Washington Irving’s Brush with Sam Houston

BY TRACY HOFFMAN

Tuesday, September 4, 2018

Though Washington Irving never made it down to Texas, his encounter–or brush if you will–with Sam Houston on October 9, 1832, gives the writer an interesting connection with the Lone Star State.

Irving met Sam Houston, then former governor of Tennessee, now living in Indian territory, the future president of the soon-to-be Republic of Texas. Irving had already published A History of New York (1809), and had spent many years on his sketchbook trilogy, The Sketch Book (1819-1820), Bracebridge Hall (1822), and Tales of a Traveller (1824). Irving’s three western narratives were still to be written. Biographies of the prophet Muhammad and George Washington were also in the future.

In the little time they spent together, the grand figure of Sam Houston could have easily inspired Irving’s depictions of other bigger-than-life characters such as George Washington, a persona who would fill five lengthy volumes. And who knows? Maybe Washington Irving inspired Sam Houston in some way as well. As I sometimes jokingly say, Texas seemed to straighten out Sam Houston. Maybe Washington Irving played a part in that, too.

What precipitated the meeting was Irving’s decision to travel westward and then to embark on a buffalo hunt. He had recently returned from seventeen years in Europe. Because Irving was a celebrity at this point, a famous writer, Houston would have been familiar with him. Certainly, Irving was aware of Houston as well.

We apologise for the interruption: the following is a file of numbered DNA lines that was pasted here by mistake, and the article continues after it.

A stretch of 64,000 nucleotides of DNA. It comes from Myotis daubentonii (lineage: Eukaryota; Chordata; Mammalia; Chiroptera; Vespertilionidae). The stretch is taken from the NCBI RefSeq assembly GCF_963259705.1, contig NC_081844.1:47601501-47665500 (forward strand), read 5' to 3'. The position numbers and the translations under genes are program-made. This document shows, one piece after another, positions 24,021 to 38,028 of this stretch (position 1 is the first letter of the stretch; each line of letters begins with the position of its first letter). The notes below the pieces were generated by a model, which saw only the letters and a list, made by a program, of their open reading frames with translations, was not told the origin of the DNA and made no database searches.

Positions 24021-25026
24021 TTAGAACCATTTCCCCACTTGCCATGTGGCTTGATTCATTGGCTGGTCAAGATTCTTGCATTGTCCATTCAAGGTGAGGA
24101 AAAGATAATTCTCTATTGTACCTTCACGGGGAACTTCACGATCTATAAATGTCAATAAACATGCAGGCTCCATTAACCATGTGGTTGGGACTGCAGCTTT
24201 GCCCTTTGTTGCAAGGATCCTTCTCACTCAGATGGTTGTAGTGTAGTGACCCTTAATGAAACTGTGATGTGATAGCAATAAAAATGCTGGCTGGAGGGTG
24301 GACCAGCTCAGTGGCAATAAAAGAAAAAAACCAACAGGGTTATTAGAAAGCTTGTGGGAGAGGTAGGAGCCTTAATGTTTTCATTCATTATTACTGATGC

Historians and literary scholars believe that Washington Irving and Sam Houston spent an evening telling stories around the campfire, though it was probably at “casa de Houston,” or Wigwam Neosho as it was called, swapping stories with lots of people the night before Irving headed out on his buffalo hunt and before Houston left for Texas.

Irving evidently shared a tortoise story that Houston loved, but I have yet to find this story. Fort Gibson was called “a hell hole,” with nightly poker games and heavy drinking. Certainly, Irving and Houston could have easily been involved in such business that night, too. But I’ve never encountered any such evidence about this particular evening.

Famous for “sketching” the scenery of European landmarks and the countryside, as well as scenes from New York, Irving gives us scant words to describe Sam Houston. He records the following in his journal: “Gov. Houston, tall, large, well formed, fascinating man—low-crowned large brimmed white beaver—boots with brass eagle spurs—given to grandiloquence. A large and military mode of expressing himself. Old General Nix used to say God made him two drinks scant” (Day and Ullom 76-77).

I could make some comments here about Houston’s drinking, but I’ll segway into the state bar instead. Sam Houston passed the bar after six months of study (Day and Ullom 20). I’m guessing Irving passed the bar after a similar study period. Perhaps many other connections exists for these two.

Washington Irving died on November 28, 1859, and Sam Houston died on July 26, 1863. So far as I know, we don’t have any letters between them, and I’m not aware of any further meetings. However, Irving did spend time as ambassador to Spain when the Texas Question was at play. He would have kept an eye on what was happening in Texas and what happened to Sam Houston in subsequent years.

Published in: on September 4, 2018 at 5:54 pm  Leave a Comment  

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